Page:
Business & Policy
From the Editor: September 2010
Our Health and Food Crisis
By Kristy Nudds
Get ready for a food fight. Food has suddenly emerged as a public issue
and maintaining public confidence in food has become a key political
issue for federal, provincial and municipal governments.
Get ready for a food fight. Food has suddenly emerged as a public issue and maintaining public confidence in food has become a key political issue for federal, provincial and municipal governments. Its importance will only increase in the coming decade, and farmers must climb into the ring.
The local food movement, coupled with the startling increase in food recalls and food safety concerns in the last several years, has served as a wake-up call for politicians that the public wants more attention focused on what they put in their mouths and how it is regulated. However, it’s the direct effect food has on health, and most importantly, it’s effect on the cost of health care, that will make food a key player in how future policy is shaped.
Both opposition parties have introduced platform documents that detail a comprehensive food policy to be implemented should they form the next government. Both are heavy on local food production and call for an overhaul of Canada’s food safety system. However, both fall short when it comes to the relationship between food and health.
This is not surprising. It’s easier to focus on issues that are perceived as important to voters without really delving into how one issue affects another in the long term. A long-standing bad habit of our federal and provincial ministries is that, for the most part, they seem to operate independently of one another, and the link between health and agriculture has been largely ignored.
This is changing, and it must. In early August, the Ivey School of Business at the University of Western Ontario released a report from a workshop it held earlier in the year entitled “Food and Health 2010: Advancing the Policy Agenda.” It calls for a Canadian food strategy that addresses both the health of Canadians and the health of the agri-food industry.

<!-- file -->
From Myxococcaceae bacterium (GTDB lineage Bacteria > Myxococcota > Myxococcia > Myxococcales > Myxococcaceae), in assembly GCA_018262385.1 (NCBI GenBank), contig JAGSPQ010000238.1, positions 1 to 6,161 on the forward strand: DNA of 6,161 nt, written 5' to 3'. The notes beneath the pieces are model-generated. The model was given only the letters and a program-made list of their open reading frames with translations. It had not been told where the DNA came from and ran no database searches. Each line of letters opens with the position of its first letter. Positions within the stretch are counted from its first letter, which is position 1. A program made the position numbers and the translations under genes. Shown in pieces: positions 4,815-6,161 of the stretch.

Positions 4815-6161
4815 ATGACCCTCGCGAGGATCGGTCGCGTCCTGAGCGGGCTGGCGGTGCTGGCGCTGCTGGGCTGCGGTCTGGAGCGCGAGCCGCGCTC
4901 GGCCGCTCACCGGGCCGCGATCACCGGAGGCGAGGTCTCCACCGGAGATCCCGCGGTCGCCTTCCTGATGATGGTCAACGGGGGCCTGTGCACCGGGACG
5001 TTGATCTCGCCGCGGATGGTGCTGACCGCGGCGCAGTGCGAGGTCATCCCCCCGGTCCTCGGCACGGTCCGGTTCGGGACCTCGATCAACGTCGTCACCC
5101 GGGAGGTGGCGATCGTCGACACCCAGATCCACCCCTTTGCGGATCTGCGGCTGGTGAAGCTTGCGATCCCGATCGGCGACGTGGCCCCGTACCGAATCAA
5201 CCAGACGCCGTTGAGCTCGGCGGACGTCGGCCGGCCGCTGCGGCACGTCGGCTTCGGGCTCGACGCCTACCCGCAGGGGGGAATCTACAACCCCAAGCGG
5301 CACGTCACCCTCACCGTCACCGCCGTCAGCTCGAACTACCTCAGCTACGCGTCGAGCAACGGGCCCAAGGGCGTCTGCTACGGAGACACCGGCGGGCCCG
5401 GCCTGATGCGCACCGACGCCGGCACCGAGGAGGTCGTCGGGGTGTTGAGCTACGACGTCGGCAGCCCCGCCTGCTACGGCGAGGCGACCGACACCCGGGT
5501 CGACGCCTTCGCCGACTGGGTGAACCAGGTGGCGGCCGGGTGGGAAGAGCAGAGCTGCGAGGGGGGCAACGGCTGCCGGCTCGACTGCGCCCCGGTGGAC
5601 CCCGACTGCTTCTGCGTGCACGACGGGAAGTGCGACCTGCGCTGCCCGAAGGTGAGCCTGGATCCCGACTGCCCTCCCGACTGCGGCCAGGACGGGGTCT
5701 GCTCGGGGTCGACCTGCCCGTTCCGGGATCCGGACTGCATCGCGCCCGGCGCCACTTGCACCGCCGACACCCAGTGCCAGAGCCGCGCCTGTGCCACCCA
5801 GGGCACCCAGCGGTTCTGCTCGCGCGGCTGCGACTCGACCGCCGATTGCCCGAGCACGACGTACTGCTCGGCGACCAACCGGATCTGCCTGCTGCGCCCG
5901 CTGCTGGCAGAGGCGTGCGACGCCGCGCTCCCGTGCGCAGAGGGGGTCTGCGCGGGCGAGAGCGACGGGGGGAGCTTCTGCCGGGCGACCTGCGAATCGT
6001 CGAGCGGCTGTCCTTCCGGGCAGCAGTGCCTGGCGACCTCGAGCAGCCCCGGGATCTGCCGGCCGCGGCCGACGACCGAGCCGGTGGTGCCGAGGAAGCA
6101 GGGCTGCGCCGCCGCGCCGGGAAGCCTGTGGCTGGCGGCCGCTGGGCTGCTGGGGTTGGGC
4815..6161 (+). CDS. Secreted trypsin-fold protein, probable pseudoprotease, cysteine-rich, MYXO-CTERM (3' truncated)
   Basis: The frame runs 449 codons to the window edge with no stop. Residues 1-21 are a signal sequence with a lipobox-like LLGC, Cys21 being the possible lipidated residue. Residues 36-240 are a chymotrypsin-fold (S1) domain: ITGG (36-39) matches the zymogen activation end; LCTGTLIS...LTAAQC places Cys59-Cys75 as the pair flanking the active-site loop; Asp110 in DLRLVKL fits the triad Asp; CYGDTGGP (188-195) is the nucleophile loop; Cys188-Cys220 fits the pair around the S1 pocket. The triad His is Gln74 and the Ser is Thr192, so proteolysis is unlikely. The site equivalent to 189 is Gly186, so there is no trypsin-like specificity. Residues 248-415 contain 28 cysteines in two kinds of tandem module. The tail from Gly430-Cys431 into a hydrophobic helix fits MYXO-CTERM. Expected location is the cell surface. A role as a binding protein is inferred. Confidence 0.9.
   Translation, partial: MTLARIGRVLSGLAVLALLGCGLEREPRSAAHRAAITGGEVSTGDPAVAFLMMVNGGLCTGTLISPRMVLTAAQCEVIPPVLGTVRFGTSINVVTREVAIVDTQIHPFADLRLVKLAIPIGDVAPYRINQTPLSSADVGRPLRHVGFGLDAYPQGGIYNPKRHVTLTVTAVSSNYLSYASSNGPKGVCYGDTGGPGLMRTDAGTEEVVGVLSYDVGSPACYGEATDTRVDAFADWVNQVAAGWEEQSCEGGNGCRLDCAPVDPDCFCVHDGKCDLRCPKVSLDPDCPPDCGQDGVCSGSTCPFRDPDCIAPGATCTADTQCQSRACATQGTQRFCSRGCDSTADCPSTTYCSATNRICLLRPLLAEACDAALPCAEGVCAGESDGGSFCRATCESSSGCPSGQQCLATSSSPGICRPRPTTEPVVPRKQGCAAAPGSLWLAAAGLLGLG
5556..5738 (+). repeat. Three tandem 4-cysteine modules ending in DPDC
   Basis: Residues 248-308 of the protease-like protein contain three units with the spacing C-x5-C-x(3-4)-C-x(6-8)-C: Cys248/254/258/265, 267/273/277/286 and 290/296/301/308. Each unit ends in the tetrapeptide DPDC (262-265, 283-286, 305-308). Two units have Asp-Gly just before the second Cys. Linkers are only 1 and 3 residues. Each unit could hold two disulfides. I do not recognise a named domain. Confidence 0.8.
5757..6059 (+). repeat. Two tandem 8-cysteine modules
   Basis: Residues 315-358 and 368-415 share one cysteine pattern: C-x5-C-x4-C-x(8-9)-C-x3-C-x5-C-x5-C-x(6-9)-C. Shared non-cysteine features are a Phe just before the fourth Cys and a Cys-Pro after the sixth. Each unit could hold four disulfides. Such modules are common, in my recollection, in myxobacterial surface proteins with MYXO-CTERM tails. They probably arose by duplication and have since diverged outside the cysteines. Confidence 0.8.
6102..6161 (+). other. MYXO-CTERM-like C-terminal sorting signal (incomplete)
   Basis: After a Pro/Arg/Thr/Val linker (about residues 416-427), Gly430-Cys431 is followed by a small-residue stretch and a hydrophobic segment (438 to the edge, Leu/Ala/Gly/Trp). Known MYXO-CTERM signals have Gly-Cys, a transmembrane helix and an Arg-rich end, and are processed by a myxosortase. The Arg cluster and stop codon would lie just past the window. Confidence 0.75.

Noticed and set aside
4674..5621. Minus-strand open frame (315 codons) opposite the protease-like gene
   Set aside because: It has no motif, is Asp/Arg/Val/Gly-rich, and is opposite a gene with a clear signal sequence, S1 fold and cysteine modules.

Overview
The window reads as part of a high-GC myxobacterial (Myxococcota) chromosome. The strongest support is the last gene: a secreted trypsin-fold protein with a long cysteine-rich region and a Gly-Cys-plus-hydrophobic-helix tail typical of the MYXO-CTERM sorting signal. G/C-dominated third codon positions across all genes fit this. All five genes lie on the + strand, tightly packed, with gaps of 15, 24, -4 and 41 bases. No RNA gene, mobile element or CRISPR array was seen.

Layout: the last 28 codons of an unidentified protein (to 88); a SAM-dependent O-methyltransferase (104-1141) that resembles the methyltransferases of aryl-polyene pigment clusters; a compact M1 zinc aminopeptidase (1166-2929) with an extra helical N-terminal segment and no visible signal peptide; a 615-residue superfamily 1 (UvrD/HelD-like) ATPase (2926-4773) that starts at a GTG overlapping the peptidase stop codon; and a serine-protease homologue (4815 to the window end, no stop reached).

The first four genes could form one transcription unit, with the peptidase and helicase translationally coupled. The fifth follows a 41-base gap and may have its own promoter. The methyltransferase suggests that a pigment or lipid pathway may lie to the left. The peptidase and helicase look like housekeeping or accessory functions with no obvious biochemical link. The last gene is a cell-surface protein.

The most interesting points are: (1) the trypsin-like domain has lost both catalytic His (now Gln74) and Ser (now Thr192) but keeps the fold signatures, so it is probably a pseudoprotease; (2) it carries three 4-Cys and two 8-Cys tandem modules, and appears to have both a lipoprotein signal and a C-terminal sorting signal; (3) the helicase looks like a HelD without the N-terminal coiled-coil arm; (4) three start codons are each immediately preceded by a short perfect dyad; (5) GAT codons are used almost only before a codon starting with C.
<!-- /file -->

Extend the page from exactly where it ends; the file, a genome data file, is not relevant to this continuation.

It’s an ambitious policy, but, as the authors state, not impractical. To work, it will need to involve industry, government, social agencies and you, the farmers. This policy, or something like it, must be implemented sooner rather than later, as the bulging costs related to health care threaten to bust provincial budgets in coming years. Fuelling the rise in health-care costs to government – Ontario has seen its health-care budget expand from 23 to nearly 45 per cent of its operating budget in just nine years – is obesity and diseases caused by expanding waistlines.
At the municipal level, food is impacting more than just health budgets. Gord Hume, author of a new book called The Local Food Revolution says that “City Halls are the epicenter of the food crisis and most communities don’t know that.” He argues that, in addition to health-care costs, food drives many daily functions of municipalities, from growing food to processing, production, transporting for distribution, and – something not given much thought until now – landfill issues resulting from food wastes.
Food will also drive future urban plans, as people want more access to healthy, locally produced food. The current trend of big-box superstores on the outskirts of town that discourage physical activity and offer limited local food choices is being questioned.
Appeasing consumers and industry on a national, provincial and municipal level will require strong leadership and acknowledgment that food production is crucial to Canada’s future well-being. Agricultural producers and their organizations are poised to play a key role; they need to make sure they’re part of the discussion and not knocked out in the first round.